WASHINGTON -- A Democratic senator warned on Tuesday that as U.S. troops leave Iraq, the United States should not ignore the plight of millions of Iraqis displaced from their homes or living as refugees in other countries.
Sen. Bob Casey, who chaired a Senate Foreign Relations subcommittee that dealt with the issue, said the displaced populations may be susceptible to recruitment by extremist groups. He said the situation "presents to the American people and the world a moral challenge as well as one that is related to security."
Casey said in prepared testimony that the United States should bolster efforts to resettle Iraqi refugees in the United States and develop a more comprehensive strategy to handle the issue.
According to U.N. statistics, more than 220,000 Iraqis who fled abroad or were displaced inside the country after the 2003 invasion returned home in the last year. Nearly 2 million are estimated to remain outside the country, mostly in neighboring Syria and Jordan, and an additional 1.6 million, forced from their homes by sectarian or ethnic violence, are displaced inside Iraq.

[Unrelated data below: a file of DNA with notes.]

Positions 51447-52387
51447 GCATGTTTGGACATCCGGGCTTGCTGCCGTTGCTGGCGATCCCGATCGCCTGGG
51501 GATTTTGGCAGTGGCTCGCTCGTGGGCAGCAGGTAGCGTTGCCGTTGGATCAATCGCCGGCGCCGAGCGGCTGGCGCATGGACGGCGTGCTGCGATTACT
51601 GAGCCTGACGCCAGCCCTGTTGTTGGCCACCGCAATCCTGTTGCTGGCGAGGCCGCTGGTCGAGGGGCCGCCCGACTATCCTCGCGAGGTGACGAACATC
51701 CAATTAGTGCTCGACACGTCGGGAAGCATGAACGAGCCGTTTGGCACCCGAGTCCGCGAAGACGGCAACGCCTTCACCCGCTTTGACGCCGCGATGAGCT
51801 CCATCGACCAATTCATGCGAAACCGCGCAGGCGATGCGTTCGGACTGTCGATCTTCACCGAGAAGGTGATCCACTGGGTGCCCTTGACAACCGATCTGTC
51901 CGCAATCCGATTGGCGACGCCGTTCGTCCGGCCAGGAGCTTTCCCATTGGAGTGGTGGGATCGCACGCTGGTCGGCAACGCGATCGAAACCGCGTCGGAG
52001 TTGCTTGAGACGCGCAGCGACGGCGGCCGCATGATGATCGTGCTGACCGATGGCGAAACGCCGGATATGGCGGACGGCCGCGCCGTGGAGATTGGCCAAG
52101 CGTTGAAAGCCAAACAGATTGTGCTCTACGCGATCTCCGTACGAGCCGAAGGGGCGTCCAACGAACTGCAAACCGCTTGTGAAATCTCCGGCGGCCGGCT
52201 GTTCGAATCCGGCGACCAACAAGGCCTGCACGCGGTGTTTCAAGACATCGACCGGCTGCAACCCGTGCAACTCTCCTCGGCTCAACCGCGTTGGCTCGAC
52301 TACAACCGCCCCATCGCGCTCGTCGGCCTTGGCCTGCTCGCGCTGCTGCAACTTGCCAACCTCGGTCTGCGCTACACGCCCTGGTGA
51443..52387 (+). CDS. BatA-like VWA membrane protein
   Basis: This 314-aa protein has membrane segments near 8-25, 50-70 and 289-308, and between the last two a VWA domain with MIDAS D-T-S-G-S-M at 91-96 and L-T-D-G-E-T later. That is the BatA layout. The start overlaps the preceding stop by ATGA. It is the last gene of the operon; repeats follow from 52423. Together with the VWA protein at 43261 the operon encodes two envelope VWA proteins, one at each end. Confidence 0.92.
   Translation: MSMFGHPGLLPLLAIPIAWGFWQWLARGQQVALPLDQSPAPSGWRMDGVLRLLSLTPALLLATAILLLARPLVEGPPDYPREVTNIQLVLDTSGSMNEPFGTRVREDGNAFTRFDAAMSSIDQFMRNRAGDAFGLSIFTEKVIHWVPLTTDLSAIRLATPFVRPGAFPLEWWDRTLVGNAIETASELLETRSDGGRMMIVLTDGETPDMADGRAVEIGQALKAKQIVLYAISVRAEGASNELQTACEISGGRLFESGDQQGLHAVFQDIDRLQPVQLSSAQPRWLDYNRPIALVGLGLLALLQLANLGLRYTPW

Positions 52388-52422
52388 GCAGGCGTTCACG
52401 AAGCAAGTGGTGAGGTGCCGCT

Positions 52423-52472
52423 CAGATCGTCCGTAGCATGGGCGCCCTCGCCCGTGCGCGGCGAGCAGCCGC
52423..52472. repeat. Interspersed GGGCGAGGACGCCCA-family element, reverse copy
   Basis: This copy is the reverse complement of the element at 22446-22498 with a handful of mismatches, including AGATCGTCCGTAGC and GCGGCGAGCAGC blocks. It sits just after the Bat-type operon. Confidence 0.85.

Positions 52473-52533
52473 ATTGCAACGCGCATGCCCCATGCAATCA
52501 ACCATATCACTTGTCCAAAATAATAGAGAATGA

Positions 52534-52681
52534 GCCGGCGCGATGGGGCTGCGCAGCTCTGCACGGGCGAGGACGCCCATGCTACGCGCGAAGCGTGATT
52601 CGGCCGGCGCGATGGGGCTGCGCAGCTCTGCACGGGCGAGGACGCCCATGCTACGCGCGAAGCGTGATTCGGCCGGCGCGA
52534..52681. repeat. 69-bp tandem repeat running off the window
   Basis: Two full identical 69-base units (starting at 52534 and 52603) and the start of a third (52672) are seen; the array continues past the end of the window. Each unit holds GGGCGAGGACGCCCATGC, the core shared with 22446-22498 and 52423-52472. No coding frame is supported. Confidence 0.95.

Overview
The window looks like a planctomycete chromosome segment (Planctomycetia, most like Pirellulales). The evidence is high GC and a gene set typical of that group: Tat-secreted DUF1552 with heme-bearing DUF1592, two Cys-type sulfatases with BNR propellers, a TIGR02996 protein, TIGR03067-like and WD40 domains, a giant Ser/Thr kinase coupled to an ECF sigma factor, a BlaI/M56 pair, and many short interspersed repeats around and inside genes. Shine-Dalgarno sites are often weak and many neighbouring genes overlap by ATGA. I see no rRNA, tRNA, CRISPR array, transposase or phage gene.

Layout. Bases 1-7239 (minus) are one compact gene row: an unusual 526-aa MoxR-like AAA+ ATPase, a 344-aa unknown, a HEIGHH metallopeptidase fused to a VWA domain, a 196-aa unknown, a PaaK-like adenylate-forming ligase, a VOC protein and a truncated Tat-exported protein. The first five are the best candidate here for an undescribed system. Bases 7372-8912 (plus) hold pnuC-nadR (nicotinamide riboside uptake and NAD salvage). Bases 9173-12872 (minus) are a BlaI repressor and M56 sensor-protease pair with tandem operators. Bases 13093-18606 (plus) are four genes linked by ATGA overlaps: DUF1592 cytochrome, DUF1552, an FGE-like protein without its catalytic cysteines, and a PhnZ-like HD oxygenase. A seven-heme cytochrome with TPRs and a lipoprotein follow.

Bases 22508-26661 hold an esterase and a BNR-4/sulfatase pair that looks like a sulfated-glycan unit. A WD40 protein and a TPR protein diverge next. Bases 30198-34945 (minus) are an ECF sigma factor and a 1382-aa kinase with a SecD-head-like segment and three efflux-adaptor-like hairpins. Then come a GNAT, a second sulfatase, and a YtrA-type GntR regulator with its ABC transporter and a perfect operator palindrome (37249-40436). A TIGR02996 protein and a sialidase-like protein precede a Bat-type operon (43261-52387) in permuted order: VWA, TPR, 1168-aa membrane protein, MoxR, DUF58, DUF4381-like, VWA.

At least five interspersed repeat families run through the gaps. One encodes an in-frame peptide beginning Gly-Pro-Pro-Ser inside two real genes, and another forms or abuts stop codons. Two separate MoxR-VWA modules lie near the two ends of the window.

Nancy Aossey, president of the International Medical Corps, testified that the global economic downturn has exacerbated the situation. She said the plight of the displaced is largely invisible because there are no sprawling tent camps to capture international attention, and she said many live in extreme poverty without health care or access to education.
Casey said the Obama administration has pledged to spend about $150 million to help displaced Iraqis this budget year, but "the crisis does not appear to be improving."
President Barack Obama wants all U.S. combat troops out of Iraq by September 2010 and remaining American forces home by late 2011.